Arthritis & Rheumatism, Volume 62,
November 2010 Abstract Supplement

Abstracts of the American College of
Rheumatology/Association of Rheumatology Health Professionals
Annual Scientific Meeting
Atlanta, Georgia November 6-11, 2010.

Does Treatment with Imatinib Modify Gene Expression in the Skin and Peripheral Blood Mononuclear Cells of Patient with Systemic Sclerosis?

Gordon1,  Jessica K., Spiera2,  Robert, Mersten1,  Jamie N., Wildman4,  Horatio F., Taimeh3,  Ziad, Hackett4,  Neil, Vukelic3,  Sasa

Hospital for Special Surgery, New York, NY
Hospital for Special Surgery, New York, NY
Hospital for Special Surgery
Weill-Cornell Medical College


Patients with Systemic Sclerosis (SSc) have been shown to have distinct patterns of gene expression in the skin and peripheral blood. In the skin these patterns correspond to clinical involvement. It is not known whether gene expression patterns in the skin correlate with those in the blood or if treatment leads to modulation of gene expression. We hypothesized that imatinib treatment would modulate gene expression in the skin and peripheral blood mononuclear cells (PBMC) of treated patients with diffuse cutaneous (dc)SSc.


We performed gene expression profiling with microarray on RNA from skin biopsy and PBMC samples of 8 patients with dcSSc from the Imatinib clinical trial at our center. Patients selected had improvements of >= 5 points in their Modified Rodnan Skin Scores (MRSS) over 12 months. RNA was hybridized to Affymetrix Human U133 2.0 gene chips. Paired t-tests were performed using Genespring GX11 and Ingenuity Pathways was used to evaluate pathways of interest.


Patient characteristics: 63% female; median age: 44 [18, 71]; median disease duration: 1.8 years [0.3 to 8]; and median change in MRSS: -9 [-5 to -12]. In the skin treatment led to the differential expression of 433 genes at a p-value of 0.05 and a fold-change cut-off of 1.5 without multiple testing correction. In PBMC treatment led to differential expression of 534 genes at the same cut-off. In PBMC unsupervised hierarchical clustering demonstrated a primary separation of groups based on treatment status.

In both skin and blood we observed down-regulation of PI3K signaling with treatment. This included down-regulation of AKT2, PIK3R1, PIK3C2A, EEAl, and ITPRIPL2 in skin and down-regulation of AKT2, INPP4A, HIPK1, LIMK1, MAK, MAP2K6, and PTEN in blood. We were interested especially looking for changes in TGF-b and PDGFR signaling. In the skin there was down regulation of smad2 and AKT2, and in PBMC there was decreased expression the TGF-b Receptor 1, egr2 transcription factor, WNK1 and AKT2. In the skin there was increased expression of PDGFRL.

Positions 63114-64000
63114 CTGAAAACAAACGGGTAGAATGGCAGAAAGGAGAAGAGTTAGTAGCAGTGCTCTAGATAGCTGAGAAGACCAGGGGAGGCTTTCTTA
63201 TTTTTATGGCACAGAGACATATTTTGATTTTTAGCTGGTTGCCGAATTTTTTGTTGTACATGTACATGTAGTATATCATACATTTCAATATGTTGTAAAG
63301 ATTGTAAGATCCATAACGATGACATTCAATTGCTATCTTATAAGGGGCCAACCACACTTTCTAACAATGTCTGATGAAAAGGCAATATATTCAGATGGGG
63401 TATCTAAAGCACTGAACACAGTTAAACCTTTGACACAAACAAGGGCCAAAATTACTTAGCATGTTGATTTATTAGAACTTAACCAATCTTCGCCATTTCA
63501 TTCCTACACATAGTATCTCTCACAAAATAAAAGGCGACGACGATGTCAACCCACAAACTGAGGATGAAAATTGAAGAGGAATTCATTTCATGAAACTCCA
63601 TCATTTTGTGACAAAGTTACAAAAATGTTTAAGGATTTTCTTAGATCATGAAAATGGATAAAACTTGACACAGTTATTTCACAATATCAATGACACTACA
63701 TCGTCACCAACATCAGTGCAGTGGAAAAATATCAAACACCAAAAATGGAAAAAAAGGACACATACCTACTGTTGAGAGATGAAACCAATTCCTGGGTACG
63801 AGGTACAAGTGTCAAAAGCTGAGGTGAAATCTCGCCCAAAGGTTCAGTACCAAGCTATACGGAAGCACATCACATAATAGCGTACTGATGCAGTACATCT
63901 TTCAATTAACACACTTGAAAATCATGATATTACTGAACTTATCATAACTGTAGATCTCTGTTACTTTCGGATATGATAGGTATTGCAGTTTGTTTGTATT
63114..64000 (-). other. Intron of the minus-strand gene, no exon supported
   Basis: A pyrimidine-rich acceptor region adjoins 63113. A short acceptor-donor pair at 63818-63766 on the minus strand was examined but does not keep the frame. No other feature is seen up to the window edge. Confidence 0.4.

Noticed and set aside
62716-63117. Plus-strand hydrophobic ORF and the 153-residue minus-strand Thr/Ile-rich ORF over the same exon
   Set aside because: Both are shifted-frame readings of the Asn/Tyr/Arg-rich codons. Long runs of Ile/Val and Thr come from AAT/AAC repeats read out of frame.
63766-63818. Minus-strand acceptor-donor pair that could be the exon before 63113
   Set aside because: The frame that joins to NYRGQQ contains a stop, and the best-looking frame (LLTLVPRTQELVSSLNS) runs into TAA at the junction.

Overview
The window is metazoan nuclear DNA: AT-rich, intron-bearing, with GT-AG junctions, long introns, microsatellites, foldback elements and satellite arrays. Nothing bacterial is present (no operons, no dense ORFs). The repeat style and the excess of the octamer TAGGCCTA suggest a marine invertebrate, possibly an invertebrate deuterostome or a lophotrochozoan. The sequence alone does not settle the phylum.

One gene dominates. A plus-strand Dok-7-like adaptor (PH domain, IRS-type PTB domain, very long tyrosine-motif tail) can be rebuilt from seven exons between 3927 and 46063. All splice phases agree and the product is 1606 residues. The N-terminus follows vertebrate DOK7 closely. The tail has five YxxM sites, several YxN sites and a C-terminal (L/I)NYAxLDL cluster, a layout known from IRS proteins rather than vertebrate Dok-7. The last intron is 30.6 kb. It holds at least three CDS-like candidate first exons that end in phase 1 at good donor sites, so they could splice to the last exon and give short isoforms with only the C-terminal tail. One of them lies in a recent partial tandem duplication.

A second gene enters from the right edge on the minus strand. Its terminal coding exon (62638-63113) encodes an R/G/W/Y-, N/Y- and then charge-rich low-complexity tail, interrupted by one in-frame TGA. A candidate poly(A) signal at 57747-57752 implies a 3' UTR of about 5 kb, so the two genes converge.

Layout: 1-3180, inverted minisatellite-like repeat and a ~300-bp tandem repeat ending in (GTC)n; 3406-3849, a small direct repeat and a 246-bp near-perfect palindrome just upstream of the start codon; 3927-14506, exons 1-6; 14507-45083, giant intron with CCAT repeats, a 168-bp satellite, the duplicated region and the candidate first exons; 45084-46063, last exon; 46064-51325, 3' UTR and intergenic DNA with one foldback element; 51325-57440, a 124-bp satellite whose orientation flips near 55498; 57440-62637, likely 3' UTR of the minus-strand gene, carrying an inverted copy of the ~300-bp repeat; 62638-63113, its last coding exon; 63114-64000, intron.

Other entities differentially regulated include in the skin down-regulation of NCOA3, ADAM10, ADAM17, vitamin D receptor, dihydrofolate reductase, Cxcl3, and integrin b1 as well as up-regulation for col1a1, col6a2, MAPK12, ADAMTS2, and the chemokines CCL 18, 26, 22, 13. In PBMC there was differential expression of the angiogenic mediators VEGFA (up) and flt1 (down.) There was also increased expression of thrombospondin1.


Treatment with imatinib may lead to modulation of gene expression in skin and PBMC. Hierarchical clustering in PBMC is supportive of a treatment effect. One common pathway affected in skin and blood is PI3K signal transduction which was not expected but which may be pathogenically relevant in the transdifferentiation of myofibroblasts. It is important to note that the changes seen are modest and do not stand up to statistical correction for multiple testing in this small number of patients. We plan to analyze this data in the context of several controls – treated patients without clinical improvement, longitudinal disease controls, and healthy controls. Validation of this microarray data by qPCR is planned.

To cite this abstract, please use the following information:
Gordon, Jessica K., Spiera, Robert, Mersten, Jamie N., Wildman, Horatio F., Taimeh, Ziad, Hackett, Neil, et al; Does Treatment with Imatinib Modify Gene Expression in the Skin and Peripheral Blood Mononuclear Cells of Patient with Systemic Sclerosis? [abstract]. Arthritis Rheum 2010;62 Suppl 10 :1990
DOI: 10.1002/art.29755

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